All of the crossovers are in the amplifier so none of the amp outputs are full range. This causes a problem if you replace the three front speakers each side with a more conventional two.
Bavarian soundwerks sell a set of component speakers which are designed to replace two of the speakers, leaving one stock speaker and the stock amplifier. Other people have reported this is a good upgrade.
There is a procedure in DouglasABakers blog which shows how to get rid of the DSP amplifier in order to use your own aftermarket amp. This needs to be followed because the inputs to the DSP amplifier are digital and so incompatible with normal analogue amp inputs. Once you have got a nice set of analogue amp inputs you can of course add your own amplifier and use normal 2 way components up front with good results.
Yup, I read Doug's DSP blog and talked with him extensively about this upgrade. I'm aware of the crossover situation and he suggested that if I were to do it in stages, then speakers first, then amp (best would be both at the same time), and then ipod or whatever).
I'll be doing the amp within a month or two so I figured I'd save some time and get the speakers done now.
So you're basically saying that I can remove one of the tweeters, right? I mean I could leave one on until I replace the DSP but why disassemble the door panel twice?
Is it a viable interim option to remove the tweeter that's by the vent and just replace the one by the mirror along with the mid-bass speaker?
1) If you removed two of the stock speakers and replaced them with aftermarket ones you should be fine short term. If the speakers sensitivity (how much noise they make given a certain amount of power) is much different the frequency response may be a bit distorted, but you'd manage. I can't remember off the top of my head which of the stock speakers are best off being left in, but I have a feeling that it is the midrange. When you replace the amplifier, you could use the stock wiring for the new components and just disconnect the stock speaker at the amp end. If you are using passive crossovers and you want to put them near the speakers you'll have to either take the door apart again or fit them when you do the front speakers. In this case you might find a frequency 'hole' in the sound until the aftermarket amp goes in, depending what frequencies are used for the crossovers.
The only word of warning would be to take it easy with volume levels if you are fitting the mother of all component sets; you don't want to damage them with insufficient amplification being over driven.
2) If you remove the tweeter or midrange now and fitted the new components it would work but the stock amp is still in and giving crossed-over signals to the speakers, so you'd lose either the upper treble or midrange.
If it were me, I would wait a month or two and then swap amplifier and speakers together. Should be worth the upgrade though & hope I'm not teaching my granny to suck eggs
Gotcha. The speakers have a sensitivity of 88db, and I veeeery seldom fully blast the speakers. In fact, I drove 320 miles yesterday on the Bear Mountain run here in New York and I only turned the radio on when I hit traffic coming back into Long Island.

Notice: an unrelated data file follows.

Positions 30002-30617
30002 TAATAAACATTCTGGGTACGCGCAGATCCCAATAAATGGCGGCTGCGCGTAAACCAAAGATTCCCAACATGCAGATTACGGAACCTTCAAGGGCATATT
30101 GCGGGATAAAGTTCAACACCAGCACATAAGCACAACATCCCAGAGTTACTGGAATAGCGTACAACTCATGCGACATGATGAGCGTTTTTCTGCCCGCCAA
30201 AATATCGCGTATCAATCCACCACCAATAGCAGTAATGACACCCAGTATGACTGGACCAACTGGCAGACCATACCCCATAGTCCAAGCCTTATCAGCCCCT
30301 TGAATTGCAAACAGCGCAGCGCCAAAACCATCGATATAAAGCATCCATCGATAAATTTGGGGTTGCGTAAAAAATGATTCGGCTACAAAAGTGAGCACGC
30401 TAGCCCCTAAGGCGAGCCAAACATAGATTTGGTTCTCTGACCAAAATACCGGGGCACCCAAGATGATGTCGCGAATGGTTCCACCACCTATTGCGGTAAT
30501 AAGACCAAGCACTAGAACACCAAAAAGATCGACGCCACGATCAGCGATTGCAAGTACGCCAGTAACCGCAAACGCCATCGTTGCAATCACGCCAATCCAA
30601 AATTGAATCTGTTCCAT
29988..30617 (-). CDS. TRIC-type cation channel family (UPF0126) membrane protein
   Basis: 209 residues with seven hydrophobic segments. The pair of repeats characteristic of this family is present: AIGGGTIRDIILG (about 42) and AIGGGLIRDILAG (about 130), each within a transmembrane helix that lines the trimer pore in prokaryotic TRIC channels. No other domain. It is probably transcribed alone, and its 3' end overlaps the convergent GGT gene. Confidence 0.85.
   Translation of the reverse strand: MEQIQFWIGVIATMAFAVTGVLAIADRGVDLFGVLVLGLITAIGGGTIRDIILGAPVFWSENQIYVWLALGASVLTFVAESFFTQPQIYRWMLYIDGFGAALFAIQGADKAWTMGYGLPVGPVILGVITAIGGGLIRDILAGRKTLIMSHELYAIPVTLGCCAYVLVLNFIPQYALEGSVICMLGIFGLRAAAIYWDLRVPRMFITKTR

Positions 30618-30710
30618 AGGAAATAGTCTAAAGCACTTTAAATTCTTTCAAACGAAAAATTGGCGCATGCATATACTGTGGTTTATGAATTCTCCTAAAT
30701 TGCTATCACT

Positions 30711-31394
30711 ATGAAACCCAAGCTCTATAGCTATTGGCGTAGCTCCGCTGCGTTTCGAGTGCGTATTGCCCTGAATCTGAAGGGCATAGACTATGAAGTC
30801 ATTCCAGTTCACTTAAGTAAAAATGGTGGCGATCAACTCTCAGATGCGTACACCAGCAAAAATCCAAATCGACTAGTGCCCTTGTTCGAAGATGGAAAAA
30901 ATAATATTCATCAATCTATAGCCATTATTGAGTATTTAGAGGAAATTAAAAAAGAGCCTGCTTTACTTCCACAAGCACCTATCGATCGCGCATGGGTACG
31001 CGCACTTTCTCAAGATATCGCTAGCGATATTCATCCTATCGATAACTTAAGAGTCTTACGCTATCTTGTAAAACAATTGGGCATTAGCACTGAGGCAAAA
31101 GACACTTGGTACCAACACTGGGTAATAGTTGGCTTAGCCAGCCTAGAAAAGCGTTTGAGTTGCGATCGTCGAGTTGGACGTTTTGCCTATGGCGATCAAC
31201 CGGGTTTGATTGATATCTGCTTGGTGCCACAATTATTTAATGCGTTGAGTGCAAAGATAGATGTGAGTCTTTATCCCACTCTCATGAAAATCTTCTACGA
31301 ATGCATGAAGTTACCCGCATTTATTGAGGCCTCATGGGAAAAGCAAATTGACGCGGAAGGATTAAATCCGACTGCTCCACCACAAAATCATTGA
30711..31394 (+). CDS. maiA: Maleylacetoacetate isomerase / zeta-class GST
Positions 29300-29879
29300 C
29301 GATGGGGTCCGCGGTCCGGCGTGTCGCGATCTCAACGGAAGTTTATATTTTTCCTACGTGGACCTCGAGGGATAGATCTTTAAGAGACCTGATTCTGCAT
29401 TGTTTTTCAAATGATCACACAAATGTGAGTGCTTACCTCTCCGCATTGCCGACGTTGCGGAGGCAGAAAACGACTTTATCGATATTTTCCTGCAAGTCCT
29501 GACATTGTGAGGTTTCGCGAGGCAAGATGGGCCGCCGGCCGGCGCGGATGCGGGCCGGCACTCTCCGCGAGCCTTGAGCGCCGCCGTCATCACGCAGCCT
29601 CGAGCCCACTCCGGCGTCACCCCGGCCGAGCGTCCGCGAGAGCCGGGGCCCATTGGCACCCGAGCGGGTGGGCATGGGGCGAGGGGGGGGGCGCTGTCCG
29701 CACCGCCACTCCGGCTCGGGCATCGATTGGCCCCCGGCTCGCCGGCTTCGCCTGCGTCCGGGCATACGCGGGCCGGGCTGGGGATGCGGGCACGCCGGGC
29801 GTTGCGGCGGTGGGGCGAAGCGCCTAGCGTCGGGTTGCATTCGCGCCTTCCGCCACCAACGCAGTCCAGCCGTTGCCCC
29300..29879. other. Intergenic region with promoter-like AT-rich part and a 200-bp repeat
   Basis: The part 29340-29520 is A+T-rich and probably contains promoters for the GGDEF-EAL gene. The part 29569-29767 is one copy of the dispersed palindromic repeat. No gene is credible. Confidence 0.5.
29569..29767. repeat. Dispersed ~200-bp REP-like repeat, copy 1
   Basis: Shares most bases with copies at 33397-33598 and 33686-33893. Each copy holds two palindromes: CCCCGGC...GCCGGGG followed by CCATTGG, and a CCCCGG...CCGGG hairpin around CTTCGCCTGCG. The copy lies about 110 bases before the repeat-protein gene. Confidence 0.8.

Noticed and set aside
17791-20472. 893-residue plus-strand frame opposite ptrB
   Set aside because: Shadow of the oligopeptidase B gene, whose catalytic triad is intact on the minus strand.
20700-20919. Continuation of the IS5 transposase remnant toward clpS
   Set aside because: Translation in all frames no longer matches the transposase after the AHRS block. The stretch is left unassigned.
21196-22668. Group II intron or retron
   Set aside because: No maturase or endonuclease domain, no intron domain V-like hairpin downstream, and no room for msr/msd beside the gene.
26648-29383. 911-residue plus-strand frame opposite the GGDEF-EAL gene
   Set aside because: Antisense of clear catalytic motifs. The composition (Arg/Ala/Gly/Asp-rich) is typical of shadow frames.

I think I'm gonna resist the urge to work on the car and maybe do everything at once like you're suggesting.
Get a 5.25 coax or seperate. If coax, ther are ones that has seperate inputs for its tweeter and midrange.
Replace the tweeter in the a pillar with a 1 inch tweeter.
If you decide to use both tweeters, you can Y connect the tweeter signal together. Ohm load doesn't really matter for tweeters, like it drastically can for subwoofers so dont worry about that.
To remove the door panel, it is like 2 screws and a bunch of clips, so doing it in stages doesn't cost you that much time. I could probably swap out speakers in a door in about 15 minutes each- if I was in a hurry, however I never try to be "in a hurry." Granted you dont opt for super power hungry speakers, you could get a set that works well with DSP amp, then do even better when you swap out to aftermarket amps.
60-85watt range works great. Anything more and you'll wonder why the $600 5.25's speakers suck- which they don't the dsp amp just can't push em cleanly.
I started with a pair of polk db1000 tweeters (in a pilar) and a pair of Boston 5.25 co-ax. 10x better sound than OEM. Easily found for $150 or less- quite less.
I've moved on since then but still use my polk tweets.
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I got 2 sets of 5.25 component Alpine SPX-13REF. No, I did not listen to them before buying it. I'm going based with my history, which has never been dissapointed by any Alpine product. It's highly unlikely that they sound worse than stock anyways.
For amp, right now I'm thinking of going with the PDX-5. Ultimately, I'd like a system that allows me to individually control the subwoofer channel with a knob mounted in the cabin. Some amps have remote control options but I dont know if it's gonna be just for the subwoofer channel or the whole system.